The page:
Daily Bible Reading:
This sermon prepares for the February 3 sermon. In a story about fishing, Luke leads us into a question about what caused the disciples to leave their occupations in order to follow Jesus.
Monday, February 4. Read John 21:1-14. 1) This setting takes place after the resurrection of Jesus. What was he doing here? 2) What did he tell the disciples to do? 3) What fellowship takes place with his disciples and what does it resemble at other times in Jesus’ life and ministry?
Tuesday, February 5. Read 1 Peter 1:3-5. 1) How does Peter say we now live as disciples of Jesus? 2) What about the life of discipleship makes it so valuable to u?
Wednesday, February 6. Read Philippians 3:7-8. 1) How did Paul consider as a disciple of Jesus the things he once thought were valuable? 2) How did Paul regard his life and ministry for Jesus?
Thursday, February 7. Read John 12:23-26. 1) What is required for a seed to become a stalk of grain? What are the implications of this for discipleship? 2) What is the outcome of a life that is selfishly lived?
Friday, February 8. Read Mark 8:34-35. 1) What did Jesus tell the crowds they must do if they wanted to follow him? 2) What is paradoxical about the requirements of discipleship?
Saturday, February 9. Read Luke 5:1-11. This is Sunday’s sermon text.
Prayer for the Week:
Dear Father, we are inspired by the stories of Peter’s acceptance of Jesus. In the beginning there was a lot he didn’t understand, but it did not keep him from walking away from his boat. Be with us so that we will be willing to walk away from our boats as well. To follow you. To trust you. To believe that you alone have the answer to a meaningful life. In Jesus’ name. Amen.
Hymn for the Week:
O for a faith that will not shrink
by William Hiley Bathurst, 1831
Though pressed by many a foe,
That will not tremble on the brink
Of any earthly woe,
That will not murmur nor complain
Beneath the chast’ning rod,
But in the hour of grief or pain
Will lean upon its God.
A faith that shines more bright and clear
When tempests rage without,
That, when in danger, knows no fear,
In darkness feels no doubt,
That bears unmoved the world’s dread frown,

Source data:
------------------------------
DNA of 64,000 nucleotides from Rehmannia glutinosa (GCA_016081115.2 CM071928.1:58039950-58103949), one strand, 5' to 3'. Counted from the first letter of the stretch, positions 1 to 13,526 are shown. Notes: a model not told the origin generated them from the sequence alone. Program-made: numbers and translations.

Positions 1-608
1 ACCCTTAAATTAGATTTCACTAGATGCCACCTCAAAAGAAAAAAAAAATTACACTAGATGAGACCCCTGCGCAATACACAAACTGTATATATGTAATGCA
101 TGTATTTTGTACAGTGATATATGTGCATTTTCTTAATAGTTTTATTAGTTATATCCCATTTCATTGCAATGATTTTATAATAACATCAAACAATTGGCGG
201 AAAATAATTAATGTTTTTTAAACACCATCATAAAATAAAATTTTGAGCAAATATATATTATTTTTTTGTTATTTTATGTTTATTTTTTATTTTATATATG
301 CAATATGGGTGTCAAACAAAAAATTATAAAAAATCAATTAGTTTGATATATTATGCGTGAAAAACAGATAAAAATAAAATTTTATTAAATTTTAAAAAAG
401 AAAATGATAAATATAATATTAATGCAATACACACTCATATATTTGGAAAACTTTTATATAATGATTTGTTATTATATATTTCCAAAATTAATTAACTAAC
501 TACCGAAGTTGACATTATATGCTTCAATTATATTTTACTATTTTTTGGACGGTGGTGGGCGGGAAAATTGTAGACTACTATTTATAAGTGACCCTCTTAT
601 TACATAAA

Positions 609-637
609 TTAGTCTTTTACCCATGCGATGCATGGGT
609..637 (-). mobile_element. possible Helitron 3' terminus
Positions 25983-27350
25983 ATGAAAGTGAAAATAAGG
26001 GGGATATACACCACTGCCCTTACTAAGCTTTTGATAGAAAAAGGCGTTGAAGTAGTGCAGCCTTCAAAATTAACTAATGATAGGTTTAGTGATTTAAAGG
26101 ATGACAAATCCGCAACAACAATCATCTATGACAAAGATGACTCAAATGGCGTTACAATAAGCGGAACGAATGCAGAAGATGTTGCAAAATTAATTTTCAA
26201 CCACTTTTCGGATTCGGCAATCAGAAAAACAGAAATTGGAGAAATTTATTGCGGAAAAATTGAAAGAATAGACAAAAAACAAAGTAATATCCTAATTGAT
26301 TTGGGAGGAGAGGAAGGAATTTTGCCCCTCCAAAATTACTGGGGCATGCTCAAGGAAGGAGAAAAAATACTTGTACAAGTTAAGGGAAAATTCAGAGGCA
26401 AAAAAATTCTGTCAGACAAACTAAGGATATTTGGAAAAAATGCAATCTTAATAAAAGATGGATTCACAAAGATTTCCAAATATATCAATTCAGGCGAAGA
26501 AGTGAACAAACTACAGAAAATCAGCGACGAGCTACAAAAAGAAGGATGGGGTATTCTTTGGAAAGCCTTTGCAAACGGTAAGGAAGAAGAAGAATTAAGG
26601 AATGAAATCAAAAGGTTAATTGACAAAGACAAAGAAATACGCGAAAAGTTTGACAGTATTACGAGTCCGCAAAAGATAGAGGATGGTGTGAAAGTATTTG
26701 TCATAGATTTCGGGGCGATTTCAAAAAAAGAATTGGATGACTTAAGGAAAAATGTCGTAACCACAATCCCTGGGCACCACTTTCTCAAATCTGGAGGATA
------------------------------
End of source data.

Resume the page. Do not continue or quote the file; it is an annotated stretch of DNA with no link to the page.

Nor heeds its scornful smile,
That seas of trouble cannot drown,
Nor Satan’s arts beguile,
A faith that keeps the narrow way
Till life’s last hour is fled
And with a pure and heav’nly ray
Lights up a dying bed.
Lord, give us such a faith as this,
And then, whate’er may come,
We’ll taste e’en here the hallowed bliss
Of an eternal home.
Devotional Article of the Week:
This Kind of Faith!
We’ve allowed our modern definition of faith to be drained of depth and turned into a shallow kiddie wading pool of little more than mental assent.
by Phil Ware
“All you have to do is just believe!”
Many of us have heard that said “a jillion times” — well, maybe not “a jillion,” but you know what I mean. But, what is genuine faith, saving faith, the faith of the first disciples? Really, what does it mean to believe? I ask because I fear our definition of faith has left us shallow; little more than faint reflections of the Lord we say we follow.
Paul opens a huge window to let us see what genuine faith looks like when he points us to Abraham’s faith:
So the promise is received by faith. It is given as a free gift. And we are all certain to receive it, whether or not we live according to the law of Moses, if we have faith like Abraham’s. For Abraham is the father of all who believe…This happened because Abraham believed in the God who brings the dead back to life and who creates new things out of nothing (Romans 4:16-17 NLT).